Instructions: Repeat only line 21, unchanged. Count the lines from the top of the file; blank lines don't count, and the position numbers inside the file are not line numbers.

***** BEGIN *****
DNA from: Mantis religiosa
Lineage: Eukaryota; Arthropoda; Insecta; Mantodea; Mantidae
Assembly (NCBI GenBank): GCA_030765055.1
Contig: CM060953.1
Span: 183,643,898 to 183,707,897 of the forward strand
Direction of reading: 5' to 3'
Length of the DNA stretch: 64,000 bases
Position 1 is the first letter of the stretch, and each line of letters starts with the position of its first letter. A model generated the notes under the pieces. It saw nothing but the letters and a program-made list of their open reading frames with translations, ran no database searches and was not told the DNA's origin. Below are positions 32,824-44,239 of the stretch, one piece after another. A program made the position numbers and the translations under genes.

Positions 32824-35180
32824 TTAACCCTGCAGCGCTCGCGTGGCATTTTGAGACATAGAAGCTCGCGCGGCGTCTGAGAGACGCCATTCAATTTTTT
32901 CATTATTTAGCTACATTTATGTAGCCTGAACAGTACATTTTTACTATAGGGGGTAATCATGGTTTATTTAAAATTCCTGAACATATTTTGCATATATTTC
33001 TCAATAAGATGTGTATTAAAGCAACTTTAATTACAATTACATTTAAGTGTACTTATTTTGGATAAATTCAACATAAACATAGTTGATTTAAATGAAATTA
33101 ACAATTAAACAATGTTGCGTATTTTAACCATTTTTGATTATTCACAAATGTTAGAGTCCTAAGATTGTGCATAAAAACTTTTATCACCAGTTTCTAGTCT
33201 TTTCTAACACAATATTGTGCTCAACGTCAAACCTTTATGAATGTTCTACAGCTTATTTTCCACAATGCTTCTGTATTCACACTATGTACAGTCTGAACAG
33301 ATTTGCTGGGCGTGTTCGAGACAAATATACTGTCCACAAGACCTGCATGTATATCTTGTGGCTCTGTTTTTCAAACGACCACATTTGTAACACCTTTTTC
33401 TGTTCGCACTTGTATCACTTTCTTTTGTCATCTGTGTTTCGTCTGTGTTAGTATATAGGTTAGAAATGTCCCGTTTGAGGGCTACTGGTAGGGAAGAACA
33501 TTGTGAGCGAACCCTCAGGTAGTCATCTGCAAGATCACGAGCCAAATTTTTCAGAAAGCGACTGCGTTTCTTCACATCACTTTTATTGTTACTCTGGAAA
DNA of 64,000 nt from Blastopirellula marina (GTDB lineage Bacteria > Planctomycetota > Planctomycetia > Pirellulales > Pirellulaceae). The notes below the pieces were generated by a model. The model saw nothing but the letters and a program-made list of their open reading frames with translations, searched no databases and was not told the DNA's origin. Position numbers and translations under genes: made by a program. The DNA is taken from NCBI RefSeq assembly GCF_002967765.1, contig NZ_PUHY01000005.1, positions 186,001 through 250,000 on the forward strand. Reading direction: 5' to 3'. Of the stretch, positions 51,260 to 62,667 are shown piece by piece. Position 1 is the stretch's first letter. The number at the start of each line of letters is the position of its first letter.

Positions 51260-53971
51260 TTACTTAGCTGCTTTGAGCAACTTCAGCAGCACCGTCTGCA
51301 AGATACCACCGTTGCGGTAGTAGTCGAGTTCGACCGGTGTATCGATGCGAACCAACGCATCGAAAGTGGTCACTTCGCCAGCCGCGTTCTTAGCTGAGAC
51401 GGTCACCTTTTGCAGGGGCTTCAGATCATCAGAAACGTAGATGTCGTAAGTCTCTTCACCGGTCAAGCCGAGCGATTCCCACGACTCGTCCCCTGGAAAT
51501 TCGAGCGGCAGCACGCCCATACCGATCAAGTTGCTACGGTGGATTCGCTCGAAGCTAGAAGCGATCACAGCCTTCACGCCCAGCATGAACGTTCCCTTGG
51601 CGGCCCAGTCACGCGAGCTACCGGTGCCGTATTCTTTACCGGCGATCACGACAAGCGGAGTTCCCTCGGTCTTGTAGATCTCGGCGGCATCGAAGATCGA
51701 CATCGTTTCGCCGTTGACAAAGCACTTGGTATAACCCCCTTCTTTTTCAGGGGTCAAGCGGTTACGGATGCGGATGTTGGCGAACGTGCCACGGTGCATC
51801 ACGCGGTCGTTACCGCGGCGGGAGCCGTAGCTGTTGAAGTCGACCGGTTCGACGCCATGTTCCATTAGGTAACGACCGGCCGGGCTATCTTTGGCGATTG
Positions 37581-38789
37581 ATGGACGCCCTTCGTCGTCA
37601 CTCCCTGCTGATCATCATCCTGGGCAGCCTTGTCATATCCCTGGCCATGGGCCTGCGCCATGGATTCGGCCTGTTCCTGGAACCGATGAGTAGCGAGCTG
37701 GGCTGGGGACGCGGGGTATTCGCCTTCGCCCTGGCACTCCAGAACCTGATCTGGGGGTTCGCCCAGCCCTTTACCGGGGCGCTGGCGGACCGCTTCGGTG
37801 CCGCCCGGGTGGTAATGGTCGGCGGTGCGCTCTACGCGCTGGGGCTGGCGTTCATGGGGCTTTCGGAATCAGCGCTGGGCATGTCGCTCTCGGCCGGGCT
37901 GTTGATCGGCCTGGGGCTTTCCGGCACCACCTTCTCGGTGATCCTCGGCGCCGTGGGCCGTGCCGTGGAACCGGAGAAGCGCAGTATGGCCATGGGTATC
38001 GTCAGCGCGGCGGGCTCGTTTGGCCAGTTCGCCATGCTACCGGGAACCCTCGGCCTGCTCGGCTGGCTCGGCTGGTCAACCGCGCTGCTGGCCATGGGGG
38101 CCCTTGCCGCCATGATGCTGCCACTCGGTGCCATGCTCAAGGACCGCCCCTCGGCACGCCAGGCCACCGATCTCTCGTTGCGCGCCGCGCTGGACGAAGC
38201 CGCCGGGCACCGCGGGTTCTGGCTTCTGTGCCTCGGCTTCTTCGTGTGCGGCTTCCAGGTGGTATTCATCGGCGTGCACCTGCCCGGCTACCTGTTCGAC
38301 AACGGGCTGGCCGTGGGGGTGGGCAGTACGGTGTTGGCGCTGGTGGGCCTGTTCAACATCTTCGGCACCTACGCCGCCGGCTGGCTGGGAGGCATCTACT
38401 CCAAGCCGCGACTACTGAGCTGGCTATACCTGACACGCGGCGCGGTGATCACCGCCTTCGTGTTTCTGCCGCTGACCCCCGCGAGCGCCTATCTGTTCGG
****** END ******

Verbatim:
51301 AGATACCACCGTTGCGGTAGTAGTCGAGTTCGACCGGTGTATCGATGCGAACCAACGCATCGAAAGTGGTCACTTCGCCAGCCGCGTTCTTAGCTGAGAC